For out-of-network providers, your insurance company will calculate your coinsurance based on the allowed amount, not the billed amount. You will pay any co-payments, coinsurance, or out-of-network deductibles due; your health insurance company will pay the remaining allowable amount. Again, this assumes your plan includes out-of-network coverage; most HMO and EPO plans don’t, which means you’ll have to pay the full cost yourself if you choose to see an out-of-network provider.
How out-of-network providers handle portions of the bill that exceed the allowed amount may vary. In some cases, especially if you negotiate in advance, the supplier will waive this excess balance. In other cases, the provider will charge you the difference between the allowable amount and the original fee. This is called balance billing, and it can cost you a lot of money.
In some cases, balance bills have taken patients by surprise. This can happen in an emergency, or when a person uses an in-network hospital and doesn’t realize that one or more healthcare providers in the facility are actually out-of-network. But the No Surprise Act, a federal law that goes into effect in 2022, protects consumers from such unexpected balance billing in most cases.
Why do health insurance companies allocate an allowable amount for out-of-network care? This is a mechanism to limit their financial risk. Because health plans that offer out-of-network coverage can’t control these costs through pre-negotiated discounts, they must control them by assigning caps to bills.
Suppose your health plan requires you to pay 50% coinsurance for out-of-network care. Without a pre-negotiated contract, out-of-network providers may charge $100,000 for a simple office visit. If your health plan does not specify an allowable amount, you are obligated to pay $50,000 for an office visit that typically costs $250. Your health plan protects itself from this by allocating an allowable amount for out-of-network services.
Unfortunately, in order to protect yourself from unreasonable accusations, it shifts the burden of dealing with them to you. This is a clear disadvantage of getting out-of-network care and why you should always negotiate the cost of out-of-network care in advance.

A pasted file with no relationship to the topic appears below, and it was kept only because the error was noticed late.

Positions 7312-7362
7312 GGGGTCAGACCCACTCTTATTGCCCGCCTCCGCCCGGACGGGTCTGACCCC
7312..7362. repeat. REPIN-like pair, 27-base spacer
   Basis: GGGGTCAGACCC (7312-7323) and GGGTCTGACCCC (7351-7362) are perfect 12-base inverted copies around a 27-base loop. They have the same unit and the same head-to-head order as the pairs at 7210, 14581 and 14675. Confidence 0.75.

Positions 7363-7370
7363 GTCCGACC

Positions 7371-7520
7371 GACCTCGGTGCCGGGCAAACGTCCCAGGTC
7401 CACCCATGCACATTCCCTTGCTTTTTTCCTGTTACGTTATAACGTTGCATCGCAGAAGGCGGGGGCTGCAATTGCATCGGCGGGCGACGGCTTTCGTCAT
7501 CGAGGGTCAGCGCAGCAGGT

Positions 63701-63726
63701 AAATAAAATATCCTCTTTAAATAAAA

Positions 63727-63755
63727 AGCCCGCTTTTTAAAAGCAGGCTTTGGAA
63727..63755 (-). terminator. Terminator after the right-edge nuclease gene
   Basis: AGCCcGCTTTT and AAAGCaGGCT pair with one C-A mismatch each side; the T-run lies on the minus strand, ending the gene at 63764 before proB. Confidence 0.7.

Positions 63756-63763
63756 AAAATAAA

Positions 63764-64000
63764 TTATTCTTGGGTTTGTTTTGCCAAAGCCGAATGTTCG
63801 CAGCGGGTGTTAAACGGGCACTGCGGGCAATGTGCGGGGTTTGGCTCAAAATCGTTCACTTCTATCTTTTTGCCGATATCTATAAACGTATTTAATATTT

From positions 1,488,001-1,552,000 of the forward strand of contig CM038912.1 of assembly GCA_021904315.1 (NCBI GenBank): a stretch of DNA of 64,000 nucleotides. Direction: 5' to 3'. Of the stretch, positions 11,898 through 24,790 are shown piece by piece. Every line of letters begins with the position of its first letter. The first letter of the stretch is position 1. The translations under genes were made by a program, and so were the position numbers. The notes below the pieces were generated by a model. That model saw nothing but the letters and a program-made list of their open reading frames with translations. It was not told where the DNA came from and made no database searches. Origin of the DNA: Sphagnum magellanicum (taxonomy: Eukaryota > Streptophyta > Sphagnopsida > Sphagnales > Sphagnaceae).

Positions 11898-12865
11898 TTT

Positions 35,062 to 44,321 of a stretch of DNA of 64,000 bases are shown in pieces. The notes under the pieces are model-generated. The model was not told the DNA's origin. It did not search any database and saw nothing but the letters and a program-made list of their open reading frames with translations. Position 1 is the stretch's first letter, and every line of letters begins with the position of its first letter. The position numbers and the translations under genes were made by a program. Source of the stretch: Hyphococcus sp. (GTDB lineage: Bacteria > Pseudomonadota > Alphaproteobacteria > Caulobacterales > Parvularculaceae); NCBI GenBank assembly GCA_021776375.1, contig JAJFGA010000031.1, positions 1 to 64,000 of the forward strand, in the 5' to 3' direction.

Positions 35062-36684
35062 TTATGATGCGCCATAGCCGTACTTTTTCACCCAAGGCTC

The allowable amount is the amount that the health plan determines to be the fair price for a given medical treatment. If the medical provider is part of a health plan network, the provider and the health plan have agreed on a specific allowable amount, and the provider has agreed to write off any charges in excess of that amount. Health plans may have different allowable amounts for the same service because their contracts vary by medical provider.
Some health plans cover out-of-network care, while others don’t (unless it’s an emergency). If health plans do cover out-of-network care, they will provide the allowable or “reasonable and customary” amount for each medical service. If a plan member receives covered out-of-network care, the health plan will pay that amount, minus any cost-sharing the patient will have to pay. But in most cases, medical providers can bill patients for the remainder beyond the allowable amount because they don’t have a contract with the patient’s health plan.
The allowed amount is an important reason to use a medical provider in your health plan’s network. As long as you stay in the network, the medical provider must write off any amount above the allowable amount. This is especially important if the cost is charged to your deductible and you must pay the full amount. You don’t have to pay the full amount of your provider’s bill, just the allowed amount, which will be a smaller fee.